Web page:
Letters: Multilingual signs would make a statement about Park City
Sign of the city
Many, many Parkites joined me in being stunned at the “(expletive) off and speak English” incident on a city bus. That sentiment is the antithesis of our town, and yet it happened. Somebody did not get the message. That got me to thinking, and a set of circumstances converged in an idea I want to share: Multilingual signs.
Most of us have been about in the world and noticed that, whatever the local language, major signs (and menus and fliers and so on) will include an English version, and perhaps another language or two. Somebody thought ahead — and not in English — “We know you’re coming and we want you to feel welcome and get around okay.”
Is that not our ethic in Park City? And what better way to reaffirm it than with multilingual signage? I’m not suggesting it is a practical necessity. I’ve met people of dozens of different nationalities on local ski lifts and all of them had no problem with English. But I am suggesting that, symbolically, it would be a great step forward in demonstrating our commitment to being a world town, a diverse town, a welcoming town, and a progressive town. Try to find another town in the USA, much less in Utah, with that commitment.
And here is the convergence part: We are pursuing another edition of this Olympic Games thing, and Park City will be under a microscope for a time. Suppose the microscope revealed multilingual signs. Who wouldn’t be impressed?
There is some expense involved, too, but signs have to be replaced on an attrition schedule, and thus could be converted to multilingual with minimal budget impact.
Actually, we are already committed to multilingual signs in one place — city buses. That clearly is not enough. With multilingual signs all over the community, that guy might just decide to keep his mouth shut next time.
The support is welcome
What a community this is. You get an idea and ask people to help and they just leap into the project. Park City Historical Society’s “Friends of Ski Mountain History” and a few descendants of the founders produced a really fun and very amateur portrayal of the lives of the founders of the Silver King Mine. Shay Blackley and Rob Newey volunteered to handle all the technical equipment at the Santy. Park City donated our use of the auditorium. Residents absolutely filled the seats and everyone had a terrific, fun evening of remembering how we became a community. In case you missed it, Rick Klein, famed videographer of the PC Follies, volunteered to bring his lights and camera to record the production. Great fun and many thanks for Donovan Symonds for chairing our lecture series about our mining history. Next up: First Tracks March 6 (donate $1,000 and contact me before March 4: email@example.com), and free lecture on “Park City Mining Methods” by Mark Danninger March 21, at the Historical Society’s Education Center on Sidewinder Drive.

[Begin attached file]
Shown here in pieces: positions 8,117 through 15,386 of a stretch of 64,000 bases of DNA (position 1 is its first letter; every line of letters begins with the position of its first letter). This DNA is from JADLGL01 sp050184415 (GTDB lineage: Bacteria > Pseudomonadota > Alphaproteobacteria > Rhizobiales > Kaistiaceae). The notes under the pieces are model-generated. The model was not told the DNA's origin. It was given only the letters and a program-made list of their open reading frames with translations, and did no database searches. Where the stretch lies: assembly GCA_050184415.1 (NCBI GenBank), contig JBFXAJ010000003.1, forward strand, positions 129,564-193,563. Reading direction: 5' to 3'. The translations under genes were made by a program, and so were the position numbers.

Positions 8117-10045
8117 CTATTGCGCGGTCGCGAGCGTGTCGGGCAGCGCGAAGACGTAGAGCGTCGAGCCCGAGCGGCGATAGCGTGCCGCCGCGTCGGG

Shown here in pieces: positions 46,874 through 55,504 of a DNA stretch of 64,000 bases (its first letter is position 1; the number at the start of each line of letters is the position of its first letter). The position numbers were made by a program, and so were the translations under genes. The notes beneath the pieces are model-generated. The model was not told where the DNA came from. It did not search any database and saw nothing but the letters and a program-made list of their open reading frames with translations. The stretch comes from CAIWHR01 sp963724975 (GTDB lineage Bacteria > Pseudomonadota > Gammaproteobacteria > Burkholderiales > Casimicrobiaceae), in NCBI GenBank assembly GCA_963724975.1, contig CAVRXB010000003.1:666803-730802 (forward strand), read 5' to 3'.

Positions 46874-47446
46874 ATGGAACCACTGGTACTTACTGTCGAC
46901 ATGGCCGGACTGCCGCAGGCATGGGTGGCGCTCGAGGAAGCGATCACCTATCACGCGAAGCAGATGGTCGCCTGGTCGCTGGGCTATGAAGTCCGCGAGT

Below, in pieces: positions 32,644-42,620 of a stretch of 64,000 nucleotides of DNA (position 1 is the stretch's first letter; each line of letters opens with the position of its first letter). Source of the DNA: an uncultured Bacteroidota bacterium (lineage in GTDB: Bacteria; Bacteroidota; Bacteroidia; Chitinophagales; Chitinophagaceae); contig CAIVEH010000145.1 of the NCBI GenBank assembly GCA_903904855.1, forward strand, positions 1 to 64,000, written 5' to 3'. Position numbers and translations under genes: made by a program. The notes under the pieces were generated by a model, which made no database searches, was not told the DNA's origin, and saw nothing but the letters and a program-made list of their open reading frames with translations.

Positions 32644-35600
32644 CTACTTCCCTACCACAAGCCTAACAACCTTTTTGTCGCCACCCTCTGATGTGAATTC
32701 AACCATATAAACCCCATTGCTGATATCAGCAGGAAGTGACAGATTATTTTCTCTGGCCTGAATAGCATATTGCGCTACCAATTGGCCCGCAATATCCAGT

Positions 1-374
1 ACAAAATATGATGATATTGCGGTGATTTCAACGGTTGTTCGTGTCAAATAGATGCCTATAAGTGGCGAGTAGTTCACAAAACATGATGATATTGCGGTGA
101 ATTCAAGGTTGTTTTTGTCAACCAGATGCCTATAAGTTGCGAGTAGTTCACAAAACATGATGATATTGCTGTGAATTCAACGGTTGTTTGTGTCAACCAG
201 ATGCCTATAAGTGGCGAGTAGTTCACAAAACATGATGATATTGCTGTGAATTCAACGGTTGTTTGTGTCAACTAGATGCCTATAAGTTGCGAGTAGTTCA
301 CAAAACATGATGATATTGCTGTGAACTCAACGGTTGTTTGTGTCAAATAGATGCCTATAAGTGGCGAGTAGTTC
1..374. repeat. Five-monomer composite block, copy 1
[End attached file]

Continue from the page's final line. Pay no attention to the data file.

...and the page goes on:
Responders stepped up
We want to thank everyone who rushed to keep us safe last week when our roof caved in. The Park City Fire District and Park City Police Department were on the spot very quickly and ensured that we were out of harms way. The firemen retrieved necessities for us because we weren’t allowed inside and we only escaped with the clothes on our backs.
It’s wonderful to know firsthand how great the emergency services are in Park City.
Carol and Leonard Raizin
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Steve Berlack, whose son died in an avalanche in 2015, writes in a letter to the editor that “[i]f you want to venture into the backcountry, do it safely. Get the education you need. … Understand the forecast. Make conservative decisions like your life depends on it.”